Everybody complains people stopped buying music. In addition to the CDs and mp3s, you released Black Paris 86 and Matador on LP. Do people still buy vinyls?
Yes.  Believe it or not, there are many people who prefer vinyl to CD or mp3s.  To be quite honest, I think that “Black Paris 86” sounds better on vinyl; it’s just a more suitable medium for that record.  I think people are also more excited by the prospect of spending money on vinyl because it is a collectible item usually and the artwork naturally looks nicer since it’s a bigger product physically.
Are you happy with the feedback received for “Matador”? matador
I’d say so.  Most of the feedback we’ve received has been quite positive and that’s always nice to hear.  We work really hard to make the best album we can and when people show enthusiasm it makes the process all the more rewarding.
You are a self-managed band. Why did you choose to do this yourselves?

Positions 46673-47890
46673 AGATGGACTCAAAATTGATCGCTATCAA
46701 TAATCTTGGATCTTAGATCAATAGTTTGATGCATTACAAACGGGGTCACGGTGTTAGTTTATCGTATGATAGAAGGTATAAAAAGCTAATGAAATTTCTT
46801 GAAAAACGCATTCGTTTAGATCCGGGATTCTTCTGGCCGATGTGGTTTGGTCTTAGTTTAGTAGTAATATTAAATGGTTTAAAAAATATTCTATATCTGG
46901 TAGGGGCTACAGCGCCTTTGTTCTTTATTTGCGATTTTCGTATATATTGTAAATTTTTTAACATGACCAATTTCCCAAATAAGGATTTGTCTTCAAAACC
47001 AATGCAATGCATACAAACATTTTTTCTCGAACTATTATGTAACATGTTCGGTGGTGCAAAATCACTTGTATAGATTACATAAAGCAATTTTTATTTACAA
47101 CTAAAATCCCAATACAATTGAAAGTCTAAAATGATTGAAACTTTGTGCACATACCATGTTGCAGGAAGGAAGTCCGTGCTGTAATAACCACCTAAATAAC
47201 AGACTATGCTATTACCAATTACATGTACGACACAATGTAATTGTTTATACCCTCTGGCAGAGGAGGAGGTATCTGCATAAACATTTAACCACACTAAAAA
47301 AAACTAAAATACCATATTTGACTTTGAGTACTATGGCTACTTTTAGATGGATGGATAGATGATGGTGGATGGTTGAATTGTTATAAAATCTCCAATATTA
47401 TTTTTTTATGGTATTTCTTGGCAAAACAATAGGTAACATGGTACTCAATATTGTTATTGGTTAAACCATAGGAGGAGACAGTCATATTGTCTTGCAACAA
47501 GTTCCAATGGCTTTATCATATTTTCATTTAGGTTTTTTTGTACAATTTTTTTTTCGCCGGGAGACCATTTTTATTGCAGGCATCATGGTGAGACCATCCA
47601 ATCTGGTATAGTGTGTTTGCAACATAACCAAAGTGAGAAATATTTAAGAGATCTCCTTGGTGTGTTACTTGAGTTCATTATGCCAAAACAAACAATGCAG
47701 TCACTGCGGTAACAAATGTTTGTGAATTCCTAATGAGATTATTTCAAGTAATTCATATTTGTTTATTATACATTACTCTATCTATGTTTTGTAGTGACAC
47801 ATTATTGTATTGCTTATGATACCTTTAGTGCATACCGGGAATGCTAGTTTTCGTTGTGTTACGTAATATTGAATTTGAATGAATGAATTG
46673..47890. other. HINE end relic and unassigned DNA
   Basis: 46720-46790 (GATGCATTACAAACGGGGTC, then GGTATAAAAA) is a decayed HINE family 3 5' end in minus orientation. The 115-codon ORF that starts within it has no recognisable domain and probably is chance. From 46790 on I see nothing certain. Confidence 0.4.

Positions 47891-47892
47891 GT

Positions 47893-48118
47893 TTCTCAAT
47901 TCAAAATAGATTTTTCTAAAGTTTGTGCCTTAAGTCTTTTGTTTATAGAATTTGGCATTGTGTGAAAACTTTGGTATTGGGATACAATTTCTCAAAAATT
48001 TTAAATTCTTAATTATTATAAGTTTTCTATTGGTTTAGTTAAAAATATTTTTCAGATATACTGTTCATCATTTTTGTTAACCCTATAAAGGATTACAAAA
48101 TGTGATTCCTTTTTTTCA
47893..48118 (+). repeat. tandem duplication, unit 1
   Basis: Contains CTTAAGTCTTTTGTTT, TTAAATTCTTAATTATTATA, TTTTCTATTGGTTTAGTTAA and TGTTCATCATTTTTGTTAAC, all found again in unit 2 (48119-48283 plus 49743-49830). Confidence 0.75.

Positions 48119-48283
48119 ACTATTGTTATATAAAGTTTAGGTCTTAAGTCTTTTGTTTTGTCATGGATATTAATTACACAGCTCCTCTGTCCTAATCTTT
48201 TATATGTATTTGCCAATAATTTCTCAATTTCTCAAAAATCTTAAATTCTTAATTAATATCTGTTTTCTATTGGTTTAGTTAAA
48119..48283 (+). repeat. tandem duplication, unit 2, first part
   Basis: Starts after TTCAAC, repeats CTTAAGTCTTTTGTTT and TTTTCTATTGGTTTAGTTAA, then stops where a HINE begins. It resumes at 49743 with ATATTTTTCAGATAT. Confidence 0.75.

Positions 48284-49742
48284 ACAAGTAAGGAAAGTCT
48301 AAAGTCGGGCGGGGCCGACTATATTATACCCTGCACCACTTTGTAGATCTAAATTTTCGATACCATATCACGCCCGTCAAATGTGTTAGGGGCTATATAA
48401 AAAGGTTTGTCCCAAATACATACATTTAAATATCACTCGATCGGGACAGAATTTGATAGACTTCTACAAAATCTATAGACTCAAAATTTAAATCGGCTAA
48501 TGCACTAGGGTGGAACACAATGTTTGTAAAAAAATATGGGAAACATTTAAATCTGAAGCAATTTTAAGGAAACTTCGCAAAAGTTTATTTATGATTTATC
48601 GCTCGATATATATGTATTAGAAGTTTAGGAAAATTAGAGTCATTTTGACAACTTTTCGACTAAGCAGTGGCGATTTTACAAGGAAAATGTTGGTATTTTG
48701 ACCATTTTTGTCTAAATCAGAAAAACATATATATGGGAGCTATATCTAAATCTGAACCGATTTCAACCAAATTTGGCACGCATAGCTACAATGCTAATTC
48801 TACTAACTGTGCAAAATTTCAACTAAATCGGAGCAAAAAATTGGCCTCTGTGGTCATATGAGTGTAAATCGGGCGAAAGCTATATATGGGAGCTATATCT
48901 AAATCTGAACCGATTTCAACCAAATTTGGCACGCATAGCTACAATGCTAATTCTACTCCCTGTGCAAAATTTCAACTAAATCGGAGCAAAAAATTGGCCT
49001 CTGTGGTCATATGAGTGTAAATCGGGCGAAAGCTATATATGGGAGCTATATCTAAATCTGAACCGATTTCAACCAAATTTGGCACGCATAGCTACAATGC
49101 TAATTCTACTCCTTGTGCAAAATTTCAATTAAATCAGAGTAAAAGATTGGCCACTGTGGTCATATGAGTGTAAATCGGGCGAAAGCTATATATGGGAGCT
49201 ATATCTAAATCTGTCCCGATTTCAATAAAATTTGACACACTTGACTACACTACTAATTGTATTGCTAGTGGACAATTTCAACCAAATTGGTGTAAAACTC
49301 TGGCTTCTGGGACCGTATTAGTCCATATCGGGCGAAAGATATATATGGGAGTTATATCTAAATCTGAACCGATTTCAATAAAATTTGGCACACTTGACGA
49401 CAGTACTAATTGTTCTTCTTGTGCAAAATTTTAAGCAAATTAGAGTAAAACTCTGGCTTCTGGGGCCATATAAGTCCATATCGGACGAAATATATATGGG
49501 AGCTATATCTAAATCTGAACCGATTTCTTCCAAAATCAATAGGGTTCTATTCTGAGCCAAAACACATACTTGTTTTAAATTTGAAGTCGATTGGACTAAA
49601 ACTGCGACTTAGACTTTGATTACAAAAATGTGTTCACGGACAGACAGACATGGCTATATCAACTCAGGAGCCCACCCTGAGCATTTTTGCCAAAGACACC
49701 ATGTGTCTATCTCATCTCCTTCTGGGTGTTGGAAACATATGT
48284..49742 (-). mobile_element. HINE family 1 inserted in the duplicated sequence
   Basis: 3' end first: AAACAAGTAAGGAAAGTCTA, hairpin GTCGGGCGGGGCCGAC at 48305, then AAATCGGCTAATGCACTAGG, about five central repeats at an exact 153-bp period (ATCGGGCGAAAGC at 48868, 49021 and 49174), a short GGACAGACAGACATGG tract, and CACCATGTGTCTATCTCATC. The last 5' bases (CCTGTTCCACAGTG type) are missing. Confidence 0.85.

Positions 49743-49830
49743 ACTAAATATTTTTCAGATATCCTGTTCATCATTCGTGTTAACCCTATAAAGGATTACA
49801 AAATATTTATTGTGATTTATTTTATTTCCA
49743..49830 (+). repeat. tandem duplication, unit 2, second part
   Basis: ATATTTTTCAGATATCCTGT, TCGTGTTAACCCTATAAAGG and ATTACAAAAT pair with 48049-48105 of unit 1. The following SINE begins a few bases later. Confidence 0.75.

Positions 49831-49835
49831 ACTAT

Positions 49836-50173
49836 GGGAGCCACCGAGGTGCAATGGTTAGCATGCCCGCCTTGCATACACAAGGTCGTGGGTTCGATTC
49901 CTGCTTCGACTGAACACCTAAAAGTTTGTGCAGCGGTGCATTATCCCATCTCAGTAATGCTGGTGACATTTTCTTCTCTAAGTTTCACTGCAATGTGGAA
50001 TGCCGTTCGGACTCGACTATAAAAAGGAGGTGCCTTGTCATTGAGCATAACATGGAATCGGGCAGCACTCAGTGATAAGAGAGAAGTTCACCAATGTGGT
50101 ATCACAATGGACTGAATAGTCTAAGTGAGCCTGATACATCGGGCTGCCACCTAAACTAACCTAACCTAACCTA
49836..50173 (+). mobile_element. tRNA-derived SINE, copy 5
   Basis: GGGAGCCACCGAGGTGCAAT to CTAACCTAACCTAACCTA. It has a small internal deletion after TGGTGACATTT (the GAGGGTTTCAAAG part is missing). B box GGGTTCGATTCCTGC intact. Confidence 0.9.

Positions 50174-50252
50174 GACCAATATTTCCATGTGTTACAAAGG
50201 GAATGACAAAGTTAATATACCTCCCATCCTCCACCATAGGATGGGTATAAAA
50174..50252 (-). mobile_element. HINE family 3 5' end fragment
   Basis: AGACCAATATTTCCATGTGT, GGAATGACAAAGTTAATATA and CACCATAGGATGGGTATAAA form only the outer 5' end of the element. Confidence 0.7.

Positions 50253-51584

Being self-managed allows us to have better control over our music and that is very important to us.  However, if the right person came along, we wouldn’t be opposed to working with them.
What’s your opinion regarding music as a creative process and music as an industry?
I think that these are mutually exclusive enterprises and, as many people know, their combination often has disastrous results.  However, inventions like music recording software, the internet, and websites such as myspace and facebook have made it much easier for smaller artists to remain independent and still be able to record their music and reach a wider audience.
How do you write the new materials? Aren’t the tours sometimes to busy and exhausting in order to allow writing of music besides playing the shows?
There’s no one way that we write new music.  Sometimes we’ll be together and consciously working on new music; sometimes we’ll meet with ideas we’ve come up with on our own; and other times, ideas will come to us in a hotel room.   It is true that tours can be exhausting, but sometimes inspiration hits and you’re just compelled to work on something.  However, most of our music is written between tours, during less hectic times.
What bands/music do you listen at home (or during the tour)? Is music your main inspiration source or you have also other things that help you composing the songs?